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How to Dress for Winter Running

Gear up and keep your running game strong all winter long.

By: Chelsey Burnside
Photography: Mike Rousseau

For most Canadians (me), running outdoors between the months of November and March is limited to the sidewalk-width dash from the door of an Uber to the door of a Mexican restaurant.

So when Inge Boerma, my Nike+ Run Club Toronto Coach, told our group we would be running outside all winter long, we thought she was joking (I mean, you’re talking to people who couldn’t feel their faces long before The Weeknd made it catchywe were picturing a Revenant sequel, only with more swooshes and spandex).

But we quickly learned when they say no excuses, they mean it.

If it’s raining, we run.
If it’s a blizzard, we run.
If it’s an ice storm, we get a slightly-longer-than-usual pep talk. Then we run.

“I call it a secret weapon,” says Boerma. “Maybe my pace isn’t as fast [in the winter], but the elements make it that much more of a challenge. I come out of winter stronger than ever.”

Now with a few weeks of winter running under my belt (or under the waistband of my Zonal Tights), Ive actually started to like—and even crave—running in the cold.

The trick? The right gear.

Here’s how to gear up this winter to ditch the treadmill and hit the pavement—no matter how much snow is covering it.

 

ALL ABOUT THAT BASE

You want to be comfortable and dry from Layer One—start with a breathable, sweat-wicking tee, tank, or bra that fits close to your body. Whatever you do, avoid cotton. That whole jumped-in-a-pool-with-your-clothes-on cling? Not so conducive to your fastest mile.

Layer Two is your thermal layer: a breathable-yet-cozy long-sleeved top that goes over your base, and ideally zips up to protect your neck. (The Nike Sphere Element is my go-to—it’s basically half running shirt, half light sweater. Plus, the sleeves flip into mittens!)

 

TOQUE UP & TUCK IN

There are no hard-and-fast rules when it comes to accessories (I guess so long as they make you...hard and fast?). If your extremities tend to get cold, chances are you’ll be more comfortable running in a toque and gloves.

One trick Coach Inge showed us for staying comfy-cozy was tucking our base layers into our leggings and leggings into our socks to lock that wind and snow out, grade-school ski-lesson style.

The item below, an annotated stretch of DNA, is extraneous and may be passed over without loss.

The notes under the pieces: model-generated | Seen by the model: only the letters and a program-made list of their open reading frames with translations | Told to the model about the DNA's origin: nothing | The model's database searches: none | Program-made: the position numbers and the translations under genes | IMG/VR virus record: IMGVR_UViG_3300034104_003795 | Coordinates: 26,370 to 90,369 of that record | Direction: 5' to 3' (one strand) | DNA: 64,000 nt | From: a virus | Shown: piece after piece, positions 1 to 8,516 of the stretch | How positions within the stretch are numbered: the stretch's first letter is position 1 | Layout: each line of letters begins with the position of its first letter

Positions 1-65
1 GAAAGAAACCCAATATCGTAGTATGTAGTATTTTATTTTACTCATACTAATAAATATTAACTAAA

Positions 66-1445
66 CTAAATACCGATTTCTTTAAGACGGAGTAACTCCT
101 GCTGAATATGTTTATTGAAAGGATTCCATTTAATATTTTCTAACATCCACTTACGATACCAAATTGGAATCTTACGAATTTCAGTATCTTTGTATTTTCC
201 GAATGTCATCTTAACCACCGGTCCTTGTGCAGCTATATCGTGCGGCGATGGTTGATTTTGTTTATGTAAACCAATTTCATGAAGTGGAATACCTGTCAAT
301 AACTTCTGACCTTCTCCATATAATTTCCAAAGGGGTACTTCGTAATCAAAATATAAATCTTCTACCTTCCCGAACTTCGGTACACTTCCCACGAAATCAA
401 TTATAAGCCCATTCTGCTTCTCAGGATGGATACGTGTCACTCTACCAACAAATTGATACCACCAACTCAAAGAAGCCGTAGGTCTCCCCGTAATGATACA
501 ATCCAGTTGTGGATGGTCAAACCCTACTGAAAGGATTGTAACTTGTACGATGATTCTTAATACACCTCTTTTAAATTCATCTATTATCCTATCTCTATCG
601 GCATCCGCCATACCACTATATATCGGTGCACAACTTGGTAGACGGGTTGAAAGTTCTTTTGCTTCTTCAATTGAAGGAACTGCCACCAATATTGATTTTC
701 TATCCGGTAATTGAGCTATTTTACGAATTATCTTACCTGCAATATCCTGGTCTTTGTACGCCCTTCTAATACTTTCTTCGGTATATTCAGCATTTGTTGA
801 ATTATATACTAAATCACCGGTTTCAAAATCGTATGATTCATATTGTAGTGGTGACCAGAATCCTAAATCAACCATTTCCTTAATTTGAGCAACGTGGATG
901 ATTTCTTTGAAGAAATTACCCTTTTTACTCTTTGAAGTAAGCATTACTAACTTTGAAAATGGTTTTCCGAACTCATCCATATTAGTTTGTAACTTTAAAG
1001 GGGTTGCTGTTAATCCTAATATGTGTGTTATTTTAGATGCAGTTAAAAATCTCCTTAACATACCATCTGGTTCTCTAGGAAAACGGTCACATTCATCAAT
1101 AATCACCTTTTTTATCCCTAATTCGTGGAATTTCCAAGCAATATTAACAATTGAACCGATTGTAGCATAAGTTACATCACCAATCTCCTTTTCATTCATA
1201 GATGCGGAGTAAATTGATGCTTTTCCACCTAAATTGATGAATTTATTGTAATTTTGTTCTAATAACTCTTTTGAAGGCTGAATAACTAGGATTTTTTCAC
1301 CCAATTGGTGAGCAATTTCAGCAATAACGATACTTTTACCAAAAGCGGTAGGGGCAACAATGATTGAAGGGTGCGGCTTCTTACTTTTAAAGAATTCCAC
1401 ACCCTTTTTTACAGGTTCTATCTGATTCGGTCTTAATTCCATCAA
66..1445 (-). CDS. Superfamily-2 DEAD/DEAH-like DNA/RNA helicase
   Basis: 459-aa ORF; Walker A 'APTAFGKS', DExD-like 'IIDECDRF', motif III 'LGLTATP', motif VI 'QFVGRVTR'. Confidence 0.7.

LAYER UP, DON’T BUNDLE UP

“[New runners] will always ask, Coach, will I be cold? And I’ll say, ‘No, man, you’re wearing three coats!’” says Boerma, laughing. “You don’t need a winter coat, you need a good shield.”

One of the first things we learned was the 10-degrees trick: dress as though it’s 10 degrees warmer out than it actually is.

If it’s snowing, raining, or super windy, don’t break out the Moncler. Get yourself a good-quality shell that will keep you dry from the outside in and ward off harsh winds—your shield, in Run-Club speak.

Top it off with a lightweight vest to keep that core cozy, and you’re off to the races (literally). The vest here packs away into a pouch the size of a wallet in case you want to take it off mid-run.

 

GET LIT

With the sun setting earlier in the winter, it’s so, so important to make sure you’re seen.

The more reflective gear you have, the better—make sure you’re decked out in reflective dots and dashes, especially if you’re wearing all black.

 

GET THE RIGHT TIGHTS

Unless you’re going for a geometric frostbitten look, nama-stay away from those yoga tights with the mesh paneling. You’re going to need something a little more heavy-duty for winter.

The leggings we use are the Zonal Tights, which basically feel like you’re vacuum-sealing your muscles into place, in the best way possible. That means warmer legs, less extraneous muscle vibration, and less jiggle.

Get it right, keep it tight.

 

KICK IT NEW-SCHOOL

Contrary to popular belief/everything your teachers preached in junior high, your feet aren’t going to fall off if you wear running shoes in the winter—that is, as long as you’re running in said shoes.

Opt for a pair that are breathable and that fit snugly to the ankle so that no wayward snow chunks find their way inside—Boerma wears the LunarEpic 2s, a super-soft Flyknit shoe with equal parts squish and support (these beauties drop Febraury 2nd, so keep an eye out). If you want a pair with a little more traction, visibility, and water repellence, Nike also does a winterized version of each season’s latest shoes called the Shield Pack.

Here’s the gist: Either spend five months watching The Bachelor from the comfort of your treadmill and emerge come spring, or dare to gear up and get your elastane-covered ass outside.

Photographed on location at East Room in Toronto.

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